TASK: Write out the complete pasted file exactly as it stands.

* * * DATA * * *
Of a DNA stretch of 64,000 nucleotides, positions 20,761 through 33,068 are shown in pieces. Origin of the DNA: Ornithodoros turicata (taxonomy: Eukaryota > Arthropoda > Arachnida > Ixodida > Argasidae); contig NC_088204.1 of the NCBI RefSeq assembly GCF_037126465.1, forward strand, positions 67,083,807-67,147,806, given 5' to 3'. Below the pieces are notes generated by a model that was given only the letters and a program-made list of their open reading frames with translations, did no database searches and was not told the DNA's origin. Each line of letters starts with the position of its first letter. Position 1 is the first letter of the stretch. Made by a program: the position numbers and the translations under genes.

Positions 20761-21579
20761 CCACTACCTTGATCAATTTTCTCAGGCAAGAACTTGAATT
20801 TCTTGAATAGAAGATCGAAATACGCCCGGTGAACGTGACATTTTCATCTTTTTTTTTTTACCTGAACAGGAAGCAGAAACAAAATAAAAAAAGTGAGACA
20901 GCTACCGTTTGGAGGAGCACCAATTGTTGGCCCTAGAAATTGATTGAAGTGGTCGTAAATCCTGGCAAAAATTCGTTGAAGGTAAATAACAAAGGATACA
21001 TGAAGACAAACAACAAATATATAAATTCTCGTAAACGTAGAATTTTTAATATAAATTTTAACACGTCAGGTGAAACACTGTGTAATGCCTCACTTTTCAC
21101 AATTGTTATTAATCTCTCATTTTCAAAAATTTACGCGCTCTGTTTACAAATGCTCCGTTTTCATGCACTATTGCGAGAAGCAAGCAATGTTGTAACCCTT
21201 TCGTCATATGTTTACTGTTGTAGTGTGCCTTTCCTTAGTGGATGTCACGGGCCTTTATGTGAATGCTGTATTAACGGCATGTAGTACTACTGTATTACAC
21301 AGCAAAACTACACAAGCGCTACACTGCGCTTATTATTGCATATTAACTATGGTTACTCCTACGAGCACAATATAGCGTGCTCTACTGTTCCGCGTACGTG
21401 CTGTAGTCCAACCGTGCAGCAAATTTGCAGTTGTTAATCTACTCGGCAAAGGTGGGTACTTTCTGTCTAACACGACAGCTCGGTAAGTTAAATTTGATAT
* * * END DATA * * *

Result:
Of a DNA stretch of 64,000 nucleotides, positions 20,761 through 33,068 are shown in pieces. Origin of the DNA: Ornithodoros turicata (taxonomy: Eukaryota > Arthropoda > Arachnida > Ixodida > Argasidae); contig NC_088204.1 of the NCBI RefSeq assembly GCF_037126465.1, forward strand, positions 67,083,807-67,147,806, given 5' to 3'. Below the pieces are notes generated by a model that was given only the letters and a program-made list of their open reading frames with translations, did no database searches and was not told the DNA's origin. Each line of letters starts with the position of its first letter. Position 1 is the first letter of the stretch. Made by a program: the position numbers and the translations under genes.

Positions 20761-21579
20761 CCACTACCTTGATCAATTTTCTCAGGCAAGAACTTGAATT
20801 TCTTGAATAGAAGATCGAAATACGCCCGGTGAACGTGACATTTTCATCTTTTTTTTTTTACCTGAACAGGAAGCAGAAACAAAATAAAAAAAGTGAGACA
20901 GCTACCGTTTGGAGGAGCACCAATTGTTGGCCCTAGAAATTGATTGAAGTGGTCGTAAATCCTGGCAAAAATTCGTTGAAGGTAAATAACAAAGGATACA
21001 TGAAGACAAACAACAAATATATAAATTCTCGTAAACGTAGAATTTTTAATATAAATTTTAACACGTCAGGTGAAACACTGTGTAATGCCTCACTTTTCAC
21101 AATTGTTATTAATCTCTCATTTTCAAAAATTTACGCGCTCTGTTTACAAATGCTCCGTTTTCATGCACTATTGCGAGAAGCAAGCAATGTTGTAACCCTT
21201 TCGTCATATGTTTACTGTTGTAGTGTGCCTTTCCTTAGTGGATGTCACGGGCCTTTATGTGAATGCTGTATTAACGGCATGTAGTACTACTGTATTACAC
21301 AGCAAAACTACACAAGCGCTACACTGCGCTTATTATTGCATATTAACTATGGTTACTCCTACGAGCACAATATAGCGTGCTCTACTGTTCCGCGTACGTG
21401 CTGTAGTCCAACCGTGCAGCAAATTTGCAGTTGTTAATCTACTCGGCAAAGGTGGGTACTTTCTGTCTAACACGACAGCTCGGTAAGTTAAATTTGATAT